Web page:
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difference of MCB TYPE C & MCB TYPE B

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Only the reaction time. 'C' is normally used in industrial applications where short time overloads are preferable to the trip opening.

In fuse terms, 'B' = quick blow and 'C' = anti-surge.

Brian.
 

I want to desing a electrnic MCB . But cont found any stander PROTOCAL for over load and shart circuit.
 

Most MCBs have only two wires and are in series with the source and load. If you want to make an 'electronic' one you should consider how it is to be powered and how it should react if it's own power source is lost in the event of a fault. I believe electronic over-current trips use independent power sources and sense the load using a current transformer. The voltage on the secondary side of the transfomer is measured and when it reaches the maximum allowed, a relay or contactor is released to disconnect the load. You might be able to measure the current with a series resistor but beware that the voltage at each end of it will be high and constantly reversing polarity so sensing it could be very difficult.

Brian.
 

yes , sensing the load using a current transformer. The voltage on the secondary side of the transformer is rectified & measured and when it reaches the maximum allowed, a relay is released to disconnect the load.

till hear OK....
i cont develop any protocol for 2nd stage for over load & short circuit (as mcb TYPE B & TYPE C)...
pl guide me .....
 

I'm not sure what you mean by 'protocol'. There is nothng special about MCBs, if you open one, all you will see inside is a mechanical switch and a latch mechanism. The latch is released by a bi-metal spring which bends as the current increases and it warms it up. The only difference between 'B', 'C' and 'D' types is the mass of the spring, the lighter 'B' type has a faster reaction time. Some MCBs also have a magnetic release on the latch so they can operate faster in the event of a massive overload.

If you are trying to make an electronic version, as I mentioned before, it must have it's own isolated and reliable supply and monitor the current through the transformer. To make it an 'B', 'C', or 'D' type all you have to do is decide how responsive your current monitor is to be. Beware that in the event of a short circuit or very heavy overload, the supply may be temporarily unavailable and your electronic circuit must still be able to operate. Whatever you do, make sure it is fail-safe, in other words make sure it stays tripped and it doesn't reset the MCB when power is first applied as this would make it extremely dangerous.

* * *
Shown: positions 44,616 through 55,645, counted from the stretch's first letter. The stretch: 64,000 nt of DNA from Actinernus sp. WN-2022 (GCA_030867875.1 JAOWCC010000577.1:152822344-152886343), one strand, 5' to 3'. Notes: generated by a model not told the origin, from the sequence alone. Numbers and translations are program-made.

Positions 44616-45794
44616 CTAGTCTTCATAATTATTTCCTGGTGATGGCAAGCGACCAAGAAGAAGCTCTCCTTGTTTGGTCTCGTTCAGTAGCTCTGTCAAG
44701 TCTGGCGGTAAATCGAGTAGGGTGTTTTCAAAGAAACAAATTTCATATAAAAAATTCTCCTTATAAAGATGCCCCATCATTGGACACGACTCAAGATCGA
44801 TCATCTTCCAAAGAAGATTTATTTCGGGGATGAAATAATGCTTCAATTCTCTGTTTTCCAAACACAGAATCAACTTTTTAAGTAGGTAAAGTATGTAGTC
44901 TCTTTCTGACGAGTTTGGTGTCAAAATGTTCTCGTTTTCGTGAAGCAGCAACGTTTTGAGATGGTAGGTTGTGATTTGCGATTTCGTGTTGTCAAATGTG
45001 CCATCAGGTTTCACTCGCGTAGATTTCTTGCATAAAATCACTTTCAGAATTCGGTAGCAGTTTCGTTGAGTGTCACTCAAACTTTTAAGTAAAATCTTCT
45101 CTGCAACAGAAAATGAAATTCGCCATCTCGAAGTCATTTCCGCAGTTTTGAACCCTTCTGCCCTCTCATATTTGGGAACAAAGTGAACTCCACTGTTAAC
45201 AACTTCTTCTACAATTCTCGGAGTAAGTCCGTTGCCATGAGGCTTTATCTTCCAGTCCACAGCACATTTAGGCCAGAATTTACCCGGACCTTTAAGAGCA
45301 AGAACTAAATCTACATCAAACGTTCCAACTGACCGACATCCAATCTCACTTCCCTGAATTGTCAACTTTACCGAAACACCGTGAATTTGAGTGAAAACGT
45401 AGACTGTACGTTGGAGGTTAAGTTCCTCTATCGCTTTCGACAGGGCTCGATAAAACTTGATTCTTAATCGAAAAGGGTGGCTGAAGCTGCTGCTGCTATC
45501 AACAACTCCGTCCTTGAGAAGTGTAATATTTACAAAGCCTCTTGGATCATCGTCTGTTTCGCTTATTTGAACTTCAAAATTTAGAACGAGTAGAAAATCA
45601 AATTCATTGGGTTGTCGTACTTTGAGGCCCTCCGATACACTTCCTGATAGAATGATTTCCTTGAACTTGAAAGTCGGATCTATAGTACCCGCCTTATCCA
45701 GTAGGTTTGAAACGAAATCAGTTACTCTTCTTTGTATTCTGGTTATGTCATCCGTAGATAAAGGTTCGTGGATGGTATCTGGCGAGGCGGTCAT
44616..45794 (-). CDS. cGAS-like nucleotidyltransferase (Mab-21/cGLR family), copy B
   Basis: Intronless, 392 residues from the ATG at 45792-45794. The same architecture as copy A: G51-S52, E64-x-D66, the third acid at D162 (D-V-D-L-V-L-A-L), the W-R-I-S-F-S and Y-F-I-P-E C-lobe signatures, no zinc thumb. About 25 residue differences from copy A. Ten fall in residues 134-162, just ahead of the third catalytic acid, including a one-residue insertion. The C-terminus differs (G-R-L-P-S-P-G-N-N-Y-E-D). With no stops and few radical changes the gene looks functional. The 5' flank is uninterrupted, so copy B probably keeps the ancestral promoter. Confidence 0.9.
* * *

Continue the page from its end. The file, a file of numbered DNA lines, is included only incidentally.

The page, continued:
There is some more information on MCB ratings at this web site:
Untitled

Brian.
 

dear friend Mr.betwix very -2 thank u for guidance...
i have design it . it working good for liner load (heater , etc).
protocol mens ..i set it ..form CT o\p
100 % = 0.65 volt
130 % = 0.65*1.3 = 0.845 volt , wait 2 min delay for over load
300 % = 0.65*3.0 = 1.950 volt , wait 12 sec delay for over load
400 % = 0.65*4.0 = 2.600 volt , wait 0 sec delay for short circuit

but it not working properly mix load (all house load )...
 

Can you show your schematic?
It is possible you need to filter the voltage from the CT to keep harmonics out of the measurement. Many household items do not draw sinusoidal currents so the CT secondary voltage may not be a true indication of real load. In a normal MCB it is heating that operates the switch so they are very tolerant of waveform.

Brian.
 

i think ,my schematic is OK.
 

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  • SHORT CKT TEST01.bmp
    216.6 KB · Views: 46
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I don't think so!

Three problems: